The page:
A use for integer quotients

Guido van Rossum guido at python.org
Wed Jul 25 00:41:49 EDT 2001

"John W. Baxter" <jwbaxter at spamcop.com> writes:

> In article <cpzo9veuml.fsf at cj20424-a.reston1.va.home.com>, Guido van
> Rossum <guido at python.org> wrote:
> > Of course, I'm well aware of the issues around maintaining old code.
> > We will have to carry around "from __future__ import division" for a
> > loooooong time.  Python 2.2 is the first opportunity to introduce it,
> > so let's not be shy.
> This is encouraging and discouraging:
> Encouraging in that it suggests strongly that 2.3 isn't the target;
> discouraging in that it gives running code even longer to sit in the
> basement with people who know it moving on before it breaks.
> It's also discouraging because it means the change does seem to be on
> the way, with argument useless.

Well, so far the only arguments I've heard come down to

(1) int/int *ought* to return an int;

(2) it breaks too much code to change now.

IMO, argument (1) is misguided.  I've heard all the variations many
times by now and none are convincing to me; they are either wrong,
like "that's how mathematicians define it" or "that's how all
right-thinking programming languages define it", or they miss the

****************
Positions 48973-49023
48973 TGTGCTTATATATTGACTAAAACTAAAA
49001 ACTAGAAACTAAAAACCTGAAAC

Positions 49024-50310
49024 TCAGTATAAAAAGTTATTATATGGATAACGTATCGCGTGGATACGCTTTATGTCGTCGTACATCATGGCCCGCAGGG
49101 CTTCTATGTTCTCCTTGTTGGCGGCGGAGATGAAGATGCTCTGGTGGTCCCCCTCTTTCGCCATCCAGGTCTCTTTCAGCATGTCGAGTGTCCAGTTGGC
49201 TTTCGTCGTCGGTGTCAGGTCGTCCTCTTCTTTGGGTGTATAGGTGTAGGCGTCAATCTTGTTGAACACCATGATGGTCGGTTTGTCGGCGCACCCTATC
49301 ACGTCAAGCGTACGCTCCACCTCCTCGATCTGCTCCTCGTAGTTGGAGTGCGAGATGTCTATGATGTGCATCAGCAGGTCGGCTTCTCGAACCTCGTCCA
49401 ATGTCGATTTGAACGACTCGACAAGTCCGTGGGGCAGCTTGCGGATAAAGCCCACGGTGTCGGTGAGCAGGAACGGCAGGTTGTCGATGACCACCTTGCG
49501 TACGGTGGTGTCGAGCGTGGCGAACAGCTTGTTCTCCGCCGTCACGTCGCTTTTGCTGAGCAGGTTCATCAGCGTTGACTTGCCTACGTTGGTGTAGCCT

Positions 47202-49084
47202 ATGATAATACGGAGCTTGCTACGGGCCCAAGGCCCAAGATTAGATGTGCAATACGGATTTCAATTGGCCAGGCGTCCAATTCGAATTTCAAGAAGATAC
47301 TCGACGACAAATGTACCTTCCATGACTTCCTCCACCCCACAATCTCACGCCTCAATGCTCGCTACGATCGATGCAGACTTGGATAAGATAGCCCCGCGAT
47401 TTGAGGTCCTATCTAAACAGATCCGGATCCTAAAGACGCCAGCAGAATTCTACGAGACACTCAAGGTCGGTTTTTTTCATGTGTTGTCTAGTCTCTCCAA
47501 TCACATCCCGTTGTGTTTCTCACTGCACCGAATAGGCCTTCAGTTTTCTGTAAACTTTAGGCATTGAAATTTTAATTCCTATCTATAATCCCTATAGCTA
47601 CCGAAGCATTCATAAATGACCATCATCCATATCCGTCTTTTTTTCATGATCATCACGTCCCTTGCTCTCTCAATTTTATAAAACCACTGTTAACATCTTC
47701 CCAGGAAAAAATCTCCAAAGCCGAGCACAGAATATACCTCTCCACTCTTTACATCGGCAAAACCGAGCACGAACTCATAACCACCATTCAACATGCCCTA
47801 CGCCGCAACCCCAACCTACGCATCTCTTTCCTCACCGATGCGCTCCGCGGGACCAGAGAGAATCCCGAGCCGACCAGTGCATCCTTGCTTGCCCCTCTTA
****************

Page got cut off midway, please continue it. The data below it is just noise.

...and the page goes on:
point, like "it's easy to explain to newbies that int/int returns

Attempts to convince the proponents of (1) seem useless -- otherwise
this thread wouldn't last so long -- so I won't repeat the
explanation.  Let me add that it has nothing to do with teaching
Python to newbies -- the problem is a fundamental design bug.
(Ironically, it dates back to the day, probably in 1991, that Tim
Peters convinced me that int+float should automatically coerce the int
to a float rather than raise a type error; this embedded the integers
in the floats, and we should have realized then that int division
should therefore also be embedded in the floats.)

Argument (2) is very real, therefore I am trying to address it with
all my might.  See my other posts.

--Guido van Rossum (home page: http://www.python.org/~guido/)

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